A powerful mudslide has fully changed terrain at one of Kamchatka's most remarkable sites, the Valley of Geysers, eyewitnesses who observed the area from aboard a helicopter just minutes after the slide told Itar-Tass.
No one was killed or injured in the calamity. At the moment when the mudslide went down into the valley, a group of 19 tourists and six members of auxiliary personnel were there.
Eyewitnesses said the stream of mud and rocks destroyed two outbuildings in the lower part of the valley.
Mud fully covered a part of the area where the world-famous geysers are located.
Sun, 03 Jun 2007 04:35 UTC
A strong earthquake measuring 6.4 on the Richter scale struck an area of south-western China's Yunnan province early Sunday, destroying houses, killing at least three people and injuring nearly 300.
The epicentre of the quake at 5:34 a.m. (2134 GMT Saturday) was at 23.0 degrees north and 101.1 degrees east in Yunnan's Ning'er county, near the border with Myanmar, the China Earthquake Administration said.
Global warming is accelerating three times more quickly than feared, a series of startling, authoritative studies has revealed.
"Only an insignificant fraction of scientists deny the global warming crisis. The time for debate is over. The science is settled."
So said Al Gore ... in 1992. Amazingly, he made his claims despite much evidence of their falsity.
Kelly Goodwin sifted through the rubble of what used to be her kitchen, dazed after a tornado ripped through eastern Iowa and flattened dozens of homes in three communities.
Hours earlier, she was spending a quiet afternoon in her home when she heard the wind howl. She glanced out the window, saw a tree rip from the ground and hurried to the basement.
A cold snap in Argentina led to electricity and natural gas shortages this week, idling factories and taxis and causing sporadic blackouts in the capital.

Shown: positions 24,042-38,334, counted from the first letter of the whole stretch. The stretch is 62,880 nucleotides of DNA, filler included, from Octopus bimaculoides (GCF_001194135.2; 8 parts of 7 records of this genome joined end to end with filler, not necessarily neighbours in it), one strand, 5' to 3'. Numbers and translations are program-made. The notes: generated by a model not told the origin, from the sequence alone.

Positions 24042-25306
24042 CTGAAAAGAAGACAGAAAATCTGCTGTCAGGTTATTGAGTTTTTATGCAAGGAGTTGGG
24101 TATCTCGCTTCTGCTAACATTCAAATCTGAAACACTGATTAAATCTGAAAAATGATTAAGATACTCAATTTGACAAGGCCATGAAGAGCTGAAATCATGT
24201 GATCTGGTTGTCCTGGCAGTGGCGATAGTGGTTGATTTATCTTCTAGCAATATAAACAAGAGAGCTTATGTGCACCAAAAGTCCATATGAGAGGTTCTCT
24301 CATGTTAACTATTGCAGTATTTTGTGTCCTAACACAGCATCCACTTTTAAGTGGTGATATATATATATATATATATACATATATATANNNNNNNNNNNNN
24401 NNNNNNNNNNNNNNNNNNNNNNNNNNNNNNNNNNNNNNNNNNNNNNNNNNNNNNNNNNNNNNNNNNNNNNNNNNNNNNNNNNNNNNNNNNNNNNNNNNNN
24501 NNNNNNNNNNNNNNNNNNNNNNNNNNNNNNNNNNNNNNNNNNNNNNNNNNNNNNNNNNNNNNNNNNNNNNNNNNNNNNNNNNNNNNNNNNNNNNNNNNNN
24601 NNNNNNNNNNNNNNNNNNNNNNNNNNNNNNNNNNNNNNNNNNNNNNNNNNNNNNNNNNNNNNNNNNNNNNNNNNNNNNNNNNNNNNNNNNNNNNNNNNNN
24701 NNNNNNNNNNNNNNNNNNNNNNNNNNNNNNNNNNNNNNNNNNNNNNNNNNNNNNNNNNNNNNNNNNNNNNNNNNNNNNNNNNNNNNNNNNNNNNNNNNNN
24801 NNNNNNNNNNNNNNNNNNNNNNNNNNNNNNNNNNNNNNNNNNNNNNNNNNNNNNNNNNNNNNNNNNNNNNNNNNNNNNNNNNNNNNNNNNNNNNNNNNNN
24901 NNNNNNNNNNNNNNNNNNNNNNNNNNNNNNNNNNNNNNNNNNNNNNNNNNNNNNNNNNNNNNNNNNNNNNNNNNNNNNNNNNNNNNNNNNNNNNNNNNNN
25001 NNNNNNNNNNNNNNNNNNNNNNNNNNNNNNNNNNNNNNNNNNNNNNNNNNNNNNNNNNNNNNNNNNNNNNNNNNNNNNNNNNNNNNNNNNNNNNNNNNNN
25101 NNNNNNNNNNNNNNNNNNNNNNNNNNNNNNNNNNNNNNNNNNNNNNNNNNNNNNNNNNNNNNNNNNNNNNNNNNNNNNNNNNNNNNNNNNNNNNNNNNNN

Beset by the coldest May since 1962, millions of residents fired up space heaters, straining Buenos Aires' electrical grid for three nights and forcing authorities to slash power supply nationwide and briefly cut domestic natural gas provisions and exports to Chile.
Although the chemical known as deet currently dominates the mosquito-repellent market, nature is full of bug-banishing strategies.
Native Americans once smeared goldenseal root on their bodies to ward off bites. And today candles made with oil from citronella grass help keep the bugs away from backyard barbecues.
Now a team of Australian researchers has isolated one of the most effective natural mosquito repellents yet from an unlikely source: smelly frog skin.
Craig Williams is an ecologist at the University of Adelaide in Australia who led the research team.
"Because frogs have delicate skins designed for absorbing water from their environment, they are vulnerable to things like infections, predators, and [parasites that live in skin]," he said
"So frog skin is really a portable pharmacy" full of chemicals for keeping the amphibians healthy.
As the 2007 Atlantic hurricane season gets officially under way today, residents of the United States, Mexico, and the Caribbean are bracing for what weather experts are saying will be another storm-filled six months.
Seventeen tropical storms will form in the Atlantic Basin, which includes the Caribbean Sea and Gulf of Mexico, between June 1 and November 30, according to Colorado State University (CSU) forecasters William Gray and Phil Klotzbach.
A storm warning is declared in Moscow and the Moscow Region, Moscow Bureau of Meteorology reported. According to the weather forecast, a cold atmospheric front is heading to Moscow from the South-West. Thunderstorms, heavy showers and wind reaching 40 mph are expected in Moscow within a few hours.
Chile's black widow also has promising spermicidal abilities, scientists find